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Macroeconomists Behaving Badly... Bryan's Right...

Arnold writes:

The textbook answer, which Bryan gave but rejected, is that interest rates go up, the demand for money falls, and the fall in the demand for money acts like an increase in the supply of money--nominal GDP goes up.

Bryan questioned whether money demand responds to small changes in interest rates. Inelastic money demand (the opposite of a liquidity trap, which would be super-elastic money demand), is a weird case to think about, because it makes the Fed unable to determine the money supply. Suppose that the Fed wants to raise (lower) the money supply. Under Bryan's assumption, the only way to increase (reduce) money demand is to make interest rates fall (rise) by a huge amount. I think that the "inelastic money demand function" is neither theoretically nor empirically interesting.

Hold on, Arnold. A textbook money demand function depends on both interest rates and INCOME. If the interest-elasticity of money demand is zero, the effect of a monetary expansion is to raise nominal income until people are willing to hold the amount of money that exists. Just picture shifting a vertical LM curve to the right. The Fed can raise the money supply as much as it likes - zero interest-elasticity is no obstacle.

Not empirically interesting? I beg to differ. I doubt one non- economist in twenty adjusts his money holdings when the interest rate changes. But lots of people adjust their money holdings when their income goes up.

If you took a look at my financial history for the last twenty years, for example, I'd be amazed if there were any connection between how much money I held and what interest rates were. But there is a clear positive relationship between how much money I held and my income: When I was a poor student, I averaged about $20 in my wallet. Now it's usually ten times higher.

Hmm... I hope no local muggers read this blog!

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COMMENTS (4 to date)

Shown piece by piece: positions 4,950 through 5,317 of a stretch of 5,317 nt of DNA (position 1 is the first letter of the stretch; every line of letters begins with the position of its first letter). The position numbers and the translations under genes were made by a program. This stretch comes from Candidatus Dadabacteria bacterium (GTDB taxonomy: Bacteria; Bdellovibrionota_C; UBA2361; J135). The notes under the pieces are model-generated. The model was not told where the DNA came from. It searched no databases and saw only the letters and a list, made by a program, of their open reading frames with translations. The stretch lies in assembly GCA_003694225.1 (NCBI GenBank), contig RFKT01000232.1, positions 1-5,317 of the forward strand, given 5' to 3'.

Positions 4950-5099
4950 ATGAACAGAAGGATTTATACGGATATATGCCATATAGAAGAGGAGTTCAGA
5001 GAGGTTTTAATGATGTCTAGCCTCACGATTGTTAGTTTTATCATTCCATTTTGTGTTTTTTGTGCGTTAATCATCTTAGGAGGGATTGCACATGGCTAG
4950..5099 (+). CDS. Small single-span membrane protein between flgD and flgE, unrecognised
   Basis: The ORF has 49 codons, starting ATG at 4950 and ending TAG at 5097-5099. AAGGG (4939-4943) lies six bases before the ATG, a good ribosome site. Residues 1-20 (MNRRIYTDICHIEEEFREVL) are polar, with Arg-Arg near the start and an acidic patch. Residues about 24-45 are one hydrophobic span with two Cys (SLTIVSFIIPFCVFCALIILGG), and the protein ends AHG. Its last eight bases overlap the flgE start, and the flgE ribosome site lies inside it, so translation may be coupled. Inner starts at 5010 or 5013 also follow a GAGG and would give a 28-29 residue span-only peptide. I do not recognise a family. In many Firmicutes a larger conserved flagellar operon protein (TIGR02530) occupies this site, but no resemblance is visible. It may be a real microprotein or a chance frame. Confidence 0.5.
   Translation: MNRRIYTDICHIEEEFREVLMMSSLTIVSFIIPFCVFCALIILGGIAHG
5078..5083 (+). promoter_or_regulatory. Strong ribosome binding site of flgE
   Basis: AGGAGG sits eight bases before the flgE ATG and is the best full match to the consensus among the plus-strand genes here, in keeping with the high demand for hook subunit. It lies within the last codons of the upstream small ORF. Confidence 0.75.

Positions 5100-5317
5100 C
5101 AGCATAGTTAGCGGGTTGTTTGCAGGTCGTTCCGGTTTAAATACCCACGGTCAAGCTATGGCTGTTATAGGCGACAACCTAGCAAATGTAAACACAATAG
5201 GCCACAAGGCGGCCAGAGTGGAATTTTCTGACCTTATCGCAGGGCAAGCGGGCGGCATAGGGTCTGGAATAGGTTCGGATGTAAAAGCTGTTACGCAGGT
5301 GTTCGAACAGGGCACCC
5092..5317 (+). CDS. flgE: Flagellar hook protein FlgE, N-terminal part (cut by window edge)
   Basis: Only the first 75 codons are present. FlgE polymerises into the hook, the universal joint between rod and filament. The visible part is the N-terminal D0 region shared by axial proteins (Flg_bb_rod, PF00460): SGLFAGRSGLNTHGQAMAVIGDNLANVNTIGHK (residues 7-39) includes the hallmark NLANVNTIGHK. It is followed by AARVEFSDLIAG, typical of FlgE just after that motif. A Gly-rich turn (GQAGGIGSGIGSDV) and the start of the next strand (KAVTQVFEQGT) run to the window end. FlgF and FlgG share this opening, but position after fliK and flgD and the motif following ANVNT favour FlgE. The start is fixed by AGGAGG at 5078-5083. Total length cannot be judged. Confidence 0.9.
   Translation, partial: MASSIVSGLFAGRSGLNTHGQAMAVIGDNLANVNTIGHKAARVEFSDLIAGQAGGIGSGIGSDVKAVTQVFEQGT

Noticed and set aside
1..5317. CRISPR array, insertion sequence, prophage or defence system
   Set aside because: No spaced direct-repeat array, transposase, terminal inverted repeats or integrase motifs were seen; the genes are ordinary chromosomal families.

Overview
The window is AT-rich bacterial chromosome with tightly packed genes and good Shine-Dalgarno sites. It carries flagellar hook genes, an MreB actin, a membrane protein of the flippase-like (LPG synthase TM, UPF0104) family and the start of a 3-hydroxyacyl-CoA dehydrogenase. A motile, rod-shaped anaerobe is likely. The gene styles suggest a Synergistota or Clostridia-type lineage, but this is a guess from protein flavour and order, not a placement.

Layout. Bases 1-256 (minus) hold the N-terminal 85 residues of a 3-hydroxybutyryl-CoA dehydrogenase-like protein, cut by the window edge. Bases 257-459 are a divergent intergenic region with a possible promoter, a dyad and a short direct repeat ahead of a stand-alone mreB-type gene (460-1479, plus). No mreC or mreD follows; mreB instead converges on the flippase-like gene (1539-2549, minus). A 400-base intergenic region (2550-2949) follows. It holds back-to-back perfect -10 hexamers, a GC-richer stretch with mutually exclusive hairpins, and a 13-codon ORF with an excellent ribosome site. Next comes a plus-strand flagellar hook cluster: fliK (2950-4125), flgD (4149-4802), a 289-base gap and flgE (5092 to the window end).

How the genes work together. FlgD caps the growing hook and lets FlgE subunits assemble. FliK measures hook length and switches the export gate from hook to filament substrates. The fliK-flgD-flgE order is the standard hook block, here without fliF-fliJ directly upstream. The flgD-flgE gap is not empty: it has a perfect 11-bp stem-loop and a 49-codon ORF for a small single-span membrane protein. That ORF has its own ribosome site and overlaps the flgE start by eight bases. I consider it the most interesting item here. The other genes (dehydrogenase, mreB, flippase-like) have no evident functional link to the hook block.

Nathan Smith writes:

Money is not the same as cash. You might not change the amount of money that you hold in your wallet based on interest rates, but they might affect your decision to take out student loans, or to refinance your home, and those decisions will influence how much money is in your checking account, which is also part of the M1 money supply.

Mark Horn writes:

My willingness to buy a large asset in which to hold money (e.g. my house) increases and falls with the interest rate. Similarly, my willingness to hold money in a bond or a money market increases and falls with the interest rate. Certainly I don't move my money with every single interest rate change. But when the interest rates pass a threshold, I make changes to my holdings.

This seems (to me) like a very common mentality. Why aren't the above examples of what Bryan says rarely happens?

dWj writes:

Most actual cash, to my understanding, is held by banks, which certainly respond to interest rate changes. As for M2 sorts of things, plenty of non-economists are more willing to borrow money when interest rates go down, and try to pay off debt when it goes up; I don't know that spending of balances by individuals responds in quite the same way, but I think by businesses it does something similar. I don't see that what the macroeconomics textbooks propose is so micro-counterintuitive as you claim.